You might not NEED this stuff today, but in the direction we're going you will sooner or later. Things you "have no reason to hide" now might cost you dearly when the rules change tomorrow.
>> No. 6980 ID: 2a1391
While I wholeheartedly agree that we should all take preventative action against overreaching surveillance, one thing that always eats away in the back of my mind whenever I consider going ham and encrypting everything is that, surely, what with PRISM having existed since 2007 and only coming to the public eye 6 years later, we all likely have a mile-long record with at least SOMETHING that can be construed as "incriminating". At that point, it almost feels like a futile effort from an individualistic standpoint if the idea is to protect our own privacy and prevent the NSA from building up a record on us, and from a group standpoint (since the majority of the population can't be bothered to do half of this shit) if the idea is to hinder and spite the NSA.
>> No. 6984 ID: cf0859
>If you have any sensitive information of the kind that would make the NSA want to black bag you, on a computer connected to a public network, you're doing it wrong.

Sensitive information can mean a lot in a world where dialing the wrong number or being the friend/relative of someone on the government's radar can get you a running file and dossier on the NSA's hard drives.

We're not even getting into "slippery slope" territory shit here, either. Then again, when the BATFE can claim you having M16 diagrams and owning an AR15 means you're conspiring to construct illegal machine guns despite no evidence for this, we don't have to imagine what the government will be willing to try.

As Acid Man said, the adage "you have nothing to fear if you have nothing to hide" is no longer applicable (although even if it were true, it's still a bullshit argument to use when your rights are being trampled). Everyone has something to hide. Somewhere. Maybe your secrets aren't as damning as the guy that actually is part of a terrorist sleeper cell, but that doesn't mean it can't be used against you at some point.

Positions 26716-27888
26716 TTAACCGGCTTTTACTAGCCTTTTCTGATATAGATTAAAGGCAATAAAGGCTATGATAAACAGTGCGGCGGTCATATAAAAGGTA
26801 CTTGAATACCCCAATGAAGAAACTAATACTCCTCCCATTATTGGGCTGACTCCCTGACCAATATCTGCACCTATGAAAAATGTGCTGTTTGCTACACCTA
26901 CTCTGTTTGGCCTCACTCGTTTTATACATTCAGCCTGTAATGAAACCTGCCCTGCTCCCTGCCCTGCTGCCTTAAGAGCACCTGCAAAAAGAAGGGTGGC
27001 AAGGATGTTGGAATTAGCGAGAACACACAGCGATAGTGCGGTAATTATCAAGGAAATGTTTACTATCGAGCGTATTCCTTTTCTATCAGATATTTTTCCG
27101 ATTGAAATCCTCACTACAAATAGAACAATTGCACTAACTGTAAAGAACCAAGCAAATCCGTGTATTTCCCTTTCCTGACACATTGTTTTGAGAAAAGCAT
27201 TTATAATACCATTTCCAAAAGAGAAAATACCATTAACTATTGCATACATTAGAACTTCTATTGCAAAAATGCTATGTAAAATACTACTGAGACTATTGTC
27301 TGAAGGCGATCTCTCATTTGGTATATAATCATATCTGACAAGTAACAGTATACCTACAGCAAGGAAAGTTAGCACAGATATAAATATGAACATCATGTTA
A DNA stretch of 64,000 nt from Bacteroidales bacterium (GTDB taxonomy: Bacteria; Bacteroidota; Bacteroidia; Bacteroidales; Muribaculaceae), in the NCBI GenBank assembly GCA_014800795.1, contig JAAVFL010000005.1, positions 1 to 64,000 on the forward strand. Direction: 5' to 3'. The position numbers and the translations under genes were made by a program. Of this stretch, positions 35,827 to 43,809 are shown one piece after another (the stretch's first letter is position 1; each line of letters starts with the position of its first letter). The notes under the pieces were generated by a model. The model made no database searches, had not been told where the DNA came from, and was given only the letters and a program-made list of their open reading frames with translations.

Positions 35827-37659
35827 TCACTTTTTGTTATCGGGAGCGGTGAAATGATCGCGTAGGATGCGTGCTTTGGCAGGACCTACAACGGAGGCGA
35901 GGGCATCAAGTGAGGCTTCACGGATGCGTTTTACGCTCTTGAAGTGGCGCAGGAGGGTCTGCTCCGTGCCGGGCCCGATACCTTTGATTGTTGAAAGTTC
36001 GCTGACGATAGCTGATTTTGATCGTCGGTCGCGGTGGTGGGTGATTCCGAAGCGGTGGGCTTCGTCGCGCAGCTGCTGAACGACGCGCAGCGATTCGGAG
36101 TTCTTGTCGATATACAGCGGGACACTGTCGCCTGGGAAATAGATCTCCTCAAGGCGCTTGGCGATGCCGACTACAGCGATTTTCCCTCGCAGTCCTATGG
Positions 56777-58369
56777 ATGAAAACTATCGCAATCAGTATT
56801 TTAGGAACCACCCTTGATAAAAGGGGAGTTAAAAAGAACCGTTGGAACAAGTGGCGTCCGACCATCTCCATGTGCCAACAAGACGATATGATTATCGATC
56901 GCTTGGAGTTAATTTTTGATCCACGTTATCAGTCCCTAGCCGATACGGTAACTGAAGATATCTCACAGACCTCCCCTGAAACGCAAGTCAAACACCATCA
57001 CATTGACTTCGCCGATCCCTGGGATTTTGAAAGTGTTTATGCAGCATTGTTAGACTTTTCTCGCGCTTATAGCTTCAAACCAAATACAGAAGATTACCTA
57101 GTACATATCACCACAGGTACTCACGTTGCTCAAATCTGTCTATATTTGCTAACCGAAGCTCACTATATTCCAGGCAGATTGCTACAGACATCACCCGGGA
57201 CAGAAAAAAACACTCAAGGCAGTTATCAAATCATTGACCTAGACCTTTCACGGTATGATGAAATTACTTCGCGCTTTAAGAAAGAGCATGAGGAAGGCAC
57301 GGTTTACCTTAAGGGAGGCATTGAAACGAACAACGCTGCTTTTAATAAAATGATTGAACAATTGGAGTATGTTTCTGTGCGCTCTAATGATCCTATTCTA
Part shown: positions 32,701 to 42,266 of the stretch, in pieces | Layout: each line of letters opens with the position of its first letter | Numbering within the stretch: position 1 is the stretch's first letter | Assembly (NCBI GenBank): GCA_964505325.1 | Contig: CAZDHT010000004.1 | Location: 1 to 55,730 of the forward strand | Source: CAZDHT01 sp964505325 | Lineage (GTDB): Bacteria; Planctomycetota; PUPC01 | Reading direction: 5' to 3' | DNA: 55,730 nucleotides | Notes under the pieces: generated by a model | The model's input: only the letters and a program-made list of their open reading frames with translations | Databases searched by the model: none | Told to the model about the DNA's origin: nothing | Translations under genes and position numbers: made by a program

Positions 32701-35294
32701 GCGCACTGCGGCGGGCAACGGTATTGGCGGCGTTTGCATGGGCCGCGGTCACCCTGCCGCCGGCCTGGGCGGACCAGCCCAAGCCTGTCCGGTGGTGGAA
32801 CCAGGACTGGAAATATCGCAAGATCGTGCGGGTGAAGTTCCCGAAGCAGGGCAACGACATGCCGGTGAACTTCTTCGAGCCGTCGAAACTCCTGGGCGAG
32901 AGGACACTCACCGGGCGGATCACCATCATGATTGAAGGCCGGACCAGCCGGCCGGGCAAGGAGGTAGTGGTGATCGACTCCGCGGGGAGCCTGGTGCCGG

>> No. 6986 ID: 7fcde8
I find it hilarious that you immediately head for out-of-the-us sources for data security due to government surviellance, when going oconus specifically opens you up to warantless surviellance
>> No. 6988 ID: cbf3af

Sad isn't it? Being IN the US still means you're permitted for surveillance under HR4681, only the NSA has easier access to the infrastructure that lets them physically do it.
>> No. 6989 ID: 64c109
Dropping some links for knowledge.

This is your granddaddy's leak site. Heavily disorganized, but has close to fifteen years of technical papers, manuals, and other cryptographic resources on hand if you don't mind rooting around in you favorite search engine a while.

Telecomix Blue Cabinet
Compilation of surveillance and crypto info; not that well organized.

Bugged Planet
Compilation of technical surveillance info; provides breakdown by company and country.

Green Bay Professional Packet Radio's Homebrew Projects
Similar to the NSA Playset listed below, attempts at making homebrew COMSEC solutions. Lots of schematics, instructions and link dumps for the engineer in you.

NSA Playset
Open source attempts at replicating equipment described in the ANT Catalog or devising countermeasures.

Project PM Wiki